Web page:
Saturday, 14 September 2013

A History of China by Morris Rossabi

A History of China

by Morris Rossabi


"Rossabi is one of the most authoritative scholars of Chinese and eastern Eurasian history. This book—big enough to provide the depth missing in many teaching texts, concise enough to keep long–term connections and narrative coherence at the reader′s fingertips, erudite enough to assess China′s experience in the context of neighboring and competing empires—is one of his masterworks." — Pamela Kyle Crossley , Dartmouth College, USA author of The Wobbling Pivot: China since 1800 "This is a vivid picture, crammed with always relevant and frequently striking detail, of the many transformations of an interactive China. It is an essential resource for students and scholars of Chinese history and world history." — John E. Wills, Jr. , University of Southern California As China’s position in the world has grown in recent decades, so has demand for histories of this fascinating culture. Morris Rossabi places China in its global and historical context and presents the reader with a comprehensive understanding of a China in the World. — Ralph Kauz ,University of Bonn

From the Back Cover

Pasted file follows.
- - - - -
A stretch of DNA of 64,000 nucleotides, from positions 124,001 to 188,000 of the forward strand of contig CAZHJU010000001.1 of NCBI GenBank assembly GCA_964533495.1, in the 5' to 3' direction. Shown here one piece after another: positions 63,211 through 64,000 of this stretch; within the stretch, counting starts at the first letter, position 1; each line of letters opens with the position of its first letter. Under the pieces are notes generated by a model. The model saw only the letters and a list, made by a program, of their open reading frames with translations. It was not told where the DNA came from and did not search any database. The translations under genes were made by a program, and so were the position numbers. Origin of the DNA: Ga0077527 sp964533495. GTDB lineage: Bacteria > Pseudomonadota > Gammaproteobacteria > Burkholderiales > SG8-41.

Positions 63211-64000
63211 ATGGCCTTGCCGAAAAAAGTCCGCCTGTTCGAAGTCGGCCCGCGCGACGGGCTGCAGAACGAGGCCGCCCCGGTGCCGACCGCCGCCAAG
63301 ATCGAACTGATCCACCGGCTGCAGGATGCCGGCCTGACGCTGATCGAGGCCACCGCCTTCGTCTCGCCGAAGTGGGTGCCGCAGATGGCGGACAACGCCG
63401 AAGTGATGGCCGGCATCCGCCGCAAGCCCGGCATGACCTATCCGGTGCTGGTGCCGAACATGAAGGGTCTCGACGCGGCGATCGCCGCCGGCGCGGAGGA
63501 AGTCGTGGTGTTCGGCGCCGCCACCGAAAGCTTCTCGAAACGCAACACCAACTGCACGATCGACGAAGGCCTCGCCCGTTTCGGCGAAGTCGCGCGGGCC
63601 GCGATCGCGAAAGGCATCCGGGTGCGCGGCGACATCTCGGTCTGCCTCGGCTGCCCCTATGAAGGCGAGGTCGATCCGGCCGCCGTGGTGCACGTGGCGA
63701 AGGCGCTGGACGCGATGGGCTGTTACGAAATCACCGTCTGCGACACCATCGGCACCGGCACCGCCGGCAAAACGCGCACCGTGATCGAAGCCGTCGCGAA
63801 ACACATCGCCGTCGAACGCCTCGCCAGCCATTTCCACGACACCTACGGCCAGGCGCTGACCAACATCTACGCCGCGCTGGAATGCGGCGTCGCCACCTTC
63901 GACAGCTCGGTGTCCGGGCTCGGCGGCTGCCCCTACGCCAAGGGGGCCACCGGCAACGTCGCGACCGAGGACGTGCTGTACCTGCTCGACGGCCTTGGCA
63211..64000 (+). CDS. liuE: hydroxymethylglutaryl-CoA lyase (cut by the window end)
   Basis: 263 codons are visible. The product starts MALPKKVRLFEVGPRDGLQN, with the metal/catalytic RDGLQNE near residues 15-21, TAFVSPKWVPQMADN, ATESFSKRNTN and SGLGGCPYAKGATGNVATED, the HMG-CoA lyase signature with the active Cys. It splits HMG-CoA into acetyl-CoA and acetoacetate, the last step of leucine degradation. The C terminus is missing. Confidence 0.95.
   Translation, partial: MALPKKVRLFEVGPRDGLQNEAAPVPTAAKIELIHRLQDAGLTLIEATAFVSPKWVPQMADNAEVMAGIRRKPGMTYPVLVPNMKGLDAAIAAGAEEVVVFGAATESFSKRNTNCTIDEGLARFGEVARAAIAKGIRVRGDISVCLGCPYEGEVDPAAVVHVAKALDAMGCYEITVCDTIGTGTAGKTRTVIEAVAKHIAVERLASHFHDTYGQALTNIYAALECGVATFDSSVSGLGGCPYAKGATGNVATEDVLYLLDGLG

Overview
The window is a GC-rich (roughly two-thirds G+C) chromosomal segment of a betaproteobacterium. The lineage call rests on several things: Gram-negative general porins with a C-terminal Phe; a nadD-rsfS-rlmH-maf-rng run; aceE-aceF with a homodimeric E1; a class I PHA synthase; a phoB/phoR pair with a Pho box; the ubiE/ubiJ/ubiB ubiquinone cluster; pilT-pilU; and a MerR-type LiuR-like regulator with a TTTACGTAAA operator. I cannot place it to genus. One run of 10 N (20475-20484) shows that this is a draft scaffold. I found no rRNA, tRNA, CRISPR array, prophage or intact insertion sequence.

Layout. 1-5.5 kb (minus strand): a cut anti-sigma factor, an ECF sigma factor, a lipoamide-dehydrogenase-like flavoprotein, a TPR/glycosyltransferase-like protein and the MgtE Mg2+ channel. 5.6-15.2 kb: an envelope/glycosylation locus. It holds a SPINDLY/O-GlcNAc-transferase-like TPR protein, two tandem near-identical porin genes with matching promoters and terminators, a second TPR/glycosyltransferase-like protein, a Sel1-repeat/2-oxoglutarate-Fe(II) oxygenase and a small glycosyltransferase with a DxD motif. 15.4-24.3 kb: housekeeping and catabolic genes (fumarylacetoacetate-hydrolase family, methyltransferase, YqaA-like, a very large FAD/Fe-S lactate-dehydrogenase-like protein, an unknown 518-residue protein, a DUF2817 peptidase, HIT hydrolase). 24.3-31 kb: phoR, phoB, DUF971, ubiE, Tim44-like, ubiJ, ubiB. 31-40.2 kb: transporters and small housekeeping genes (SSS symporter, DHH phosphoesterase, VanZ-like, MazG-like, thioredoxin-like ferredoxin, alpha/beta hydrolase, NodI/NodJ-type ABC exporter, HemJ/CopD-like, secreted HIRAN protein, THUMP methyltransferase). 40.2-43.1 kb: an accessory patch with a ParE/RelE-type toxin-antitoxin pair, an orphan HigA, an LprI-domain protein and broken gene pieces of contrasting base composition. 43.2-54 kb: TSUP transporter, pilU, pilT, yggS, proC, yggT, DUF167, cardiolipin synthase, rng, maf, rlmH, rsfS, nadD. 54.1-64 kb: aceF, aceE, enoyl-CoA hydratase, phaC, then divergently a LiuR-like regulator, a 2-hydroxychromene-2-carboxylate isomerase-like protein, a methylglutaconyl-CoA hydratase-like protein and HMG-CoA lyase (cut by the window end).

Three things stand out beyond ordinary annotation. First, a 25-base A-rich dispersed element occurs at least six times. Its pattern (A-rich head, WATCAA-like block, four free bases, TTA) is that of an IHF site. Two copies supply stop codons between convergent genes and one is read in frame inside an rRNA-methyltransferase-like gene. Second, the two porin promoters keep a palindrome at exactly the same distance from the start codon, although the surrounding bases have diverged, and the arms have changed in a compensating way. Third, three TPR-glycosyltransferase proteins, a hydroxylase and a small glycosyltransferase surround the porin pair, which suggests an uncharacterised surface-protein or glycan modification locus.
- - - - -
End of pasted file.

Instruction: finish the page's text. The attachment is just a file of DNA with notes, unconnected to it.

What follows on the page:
Capturing China’s past in all its complexity, this multi–faceted history portrays China in the context of a larger global world and incorporates the narratives of Chinese as well as non–Chinese ethnic groups. The book offers a complete political, economic, social, and cultural history of China, covering the major events and trends. It differs from other histories of the country in presenting China as part of a larger world. Although it emphasizes events within China, it also portrays China in the context of global developments, from its earliest interactions with local neighbors to later relationships with countries across Asia and around the world. At the same time, the book depicts the role of non–Chinese ethnic groups in China, including Tibetans and Uyghurs, and analyzes the role of Mongol and Manchu rulers and their impact on Chinese society. Drawing on the latest scholarship, the author goes beyond traditional accounts of Imperial families and officials to discuss groups such as peasants, women, merchants, and artisans, who have traditionally been left out of the narrative. In doing so, he provides a rich and nuanced history of one of the contemporary world’s most dynamic societies.

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